Last week the US Supreme Court reached a decision in a case that has implications for the Clean Water Act—or doesn’t, as it turns out. The case itself had really nothing to do with water quality, but instead turned on the definition of “navigable waters.”
A little background on the case, PPL Montana LLC v. Montana: The state of Montana had tried to charge rent to a power company that has hydroelectric dams on three Montana rivers. The Montana Supreme Court awarded the state nearly $41 million in rent for the riverbeds for a seven-year period, 2000 to 2007, and left open the possibility that the state could charge the company for periods of time after 2007 as well. Last week the US Supreme Court reversed the Montana court’s decision.
For the state’s claim to be valid, the rivers must be considered “navigable.” The power company contended that they are not, because some segments of the rivers are impassable and river traffic must get around them via overland portage. The Montana Supreme Court declared in its decision that “navigability for title purposes is very liberally construed”; it called the impassable segments “merely short interruptions” and said that each river as a whole should be considered navigable. However, one Montana judge, in a dissenting opinion, said that “courts are not to assume an entire river is navigable merely because certain reaches of the river are navigable,” and that was essentially the US Supreme Court’s opinion as well.
What does this have to do with the Clean Water Act? The CWA applies to “navigable waters,” and if the US Supreme Court had upheld the Montana court’s decision, it would have been a significant expansion of the definition of a navigable water.
Several industry associations expressed their approval of the outcome. ARTBA, the American Road and Transportation Builders Association, said the decision “removes a road block that could have needlessly delayed transportation improvements…. An expanded definition of ‘navigability’ could have resulted in a scenario where the EPA and Corps would have the option of exerting jurisdiction over roadside ditches, potentially adding years to already expansive review and approval process for transportation infrastructure projects.”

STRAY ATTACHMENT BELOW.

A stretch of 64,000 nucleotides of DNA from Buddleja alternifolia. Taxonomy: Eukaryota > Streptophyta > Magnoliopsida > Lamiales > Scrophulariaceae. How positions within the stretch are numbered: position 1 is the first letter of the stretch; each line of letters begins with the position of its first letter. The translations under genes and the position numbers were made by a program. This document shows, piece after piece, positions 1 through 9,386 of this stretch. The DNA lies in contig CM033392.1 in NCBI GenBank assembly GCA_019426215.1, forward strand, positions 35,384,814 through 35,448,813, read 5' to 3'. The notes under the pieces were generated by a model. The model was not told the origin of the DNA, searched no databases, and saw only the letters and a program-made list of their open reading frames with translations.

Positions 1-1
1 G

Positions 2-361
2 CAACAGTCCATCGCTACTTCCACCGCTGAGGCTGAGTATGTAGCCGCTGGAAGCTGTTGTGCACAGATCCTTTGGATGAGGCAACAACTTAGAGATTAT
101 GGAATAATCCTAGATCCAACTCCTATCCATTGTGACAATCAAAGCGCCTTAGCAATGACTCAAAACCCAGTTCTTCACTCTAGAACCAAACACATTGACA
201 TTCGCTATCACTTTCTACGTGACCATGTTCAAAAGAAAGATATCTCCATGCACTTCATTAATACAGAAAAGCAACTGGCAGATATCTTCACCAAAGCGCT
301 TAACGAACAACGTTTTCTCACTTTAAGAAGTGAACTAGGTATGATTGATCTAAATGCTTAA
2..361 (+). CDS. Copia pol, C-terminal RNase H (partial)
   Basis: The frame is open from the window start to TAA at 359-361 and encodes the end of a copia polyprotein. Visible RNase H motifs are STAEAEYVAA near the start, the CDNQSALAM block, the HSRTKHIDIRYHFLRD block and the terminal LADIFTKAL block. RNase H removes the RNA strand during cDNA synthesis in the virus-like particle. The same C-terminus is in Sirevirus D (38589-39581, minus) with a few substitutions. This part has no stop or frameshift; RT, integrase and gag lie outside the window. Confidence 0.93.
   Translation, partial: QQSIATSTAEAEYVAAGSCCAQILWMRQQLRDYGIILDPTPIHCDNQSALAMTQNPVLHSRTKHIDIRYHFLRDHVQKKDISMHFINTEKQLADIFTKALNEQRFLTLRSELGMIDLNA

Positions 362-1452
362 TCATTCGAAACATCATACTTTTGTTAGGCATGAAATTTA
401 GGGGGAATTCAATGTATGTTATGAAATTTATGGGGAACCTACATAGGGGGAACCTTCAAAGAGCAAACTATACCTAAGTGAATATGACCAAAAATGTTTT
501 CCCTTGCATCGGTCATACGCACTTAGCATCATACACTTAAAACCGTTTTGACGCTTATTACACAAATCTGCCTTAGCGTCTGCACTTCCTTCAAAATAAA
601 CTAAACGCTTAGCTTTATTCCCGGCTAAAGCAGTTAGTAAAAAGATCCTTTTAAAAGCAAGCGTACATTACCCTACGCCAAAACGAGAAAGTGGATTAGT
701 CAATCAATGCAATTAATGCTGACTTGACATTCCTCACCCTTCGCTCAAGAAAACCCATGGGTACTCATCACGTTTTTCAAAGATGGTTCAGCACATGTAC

Variations on this theme have been litigated before, although more often it’s a different term that’s in dispute; the CWA applies to all waters with a “significant nexus” to navigable waters, and it’s been debated whether wetlands and intermittent streams, for example, should or should not be covered under the definition. Cases in 2001 (Solid Waste Agency of Northern Cook County v. United States Army Corps of Engineers) and 2006 (Rapanos v. United States Supreme Court) have narrowed the applicability of the CWA.
In the event, last week’s US Supreme Court ruling did not change the definition of a navigable water. Do you think there would have been significant expansion of the CWA’s application if the original Montana court ruling had stood? And do you think we’ll be seeing further debates and litigation on this topic in coming years?
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March 8th, 2012
Reducing Water, Energy, and Tax Bills for Facilities
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March 15th, 2012
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March 22nd, 2012
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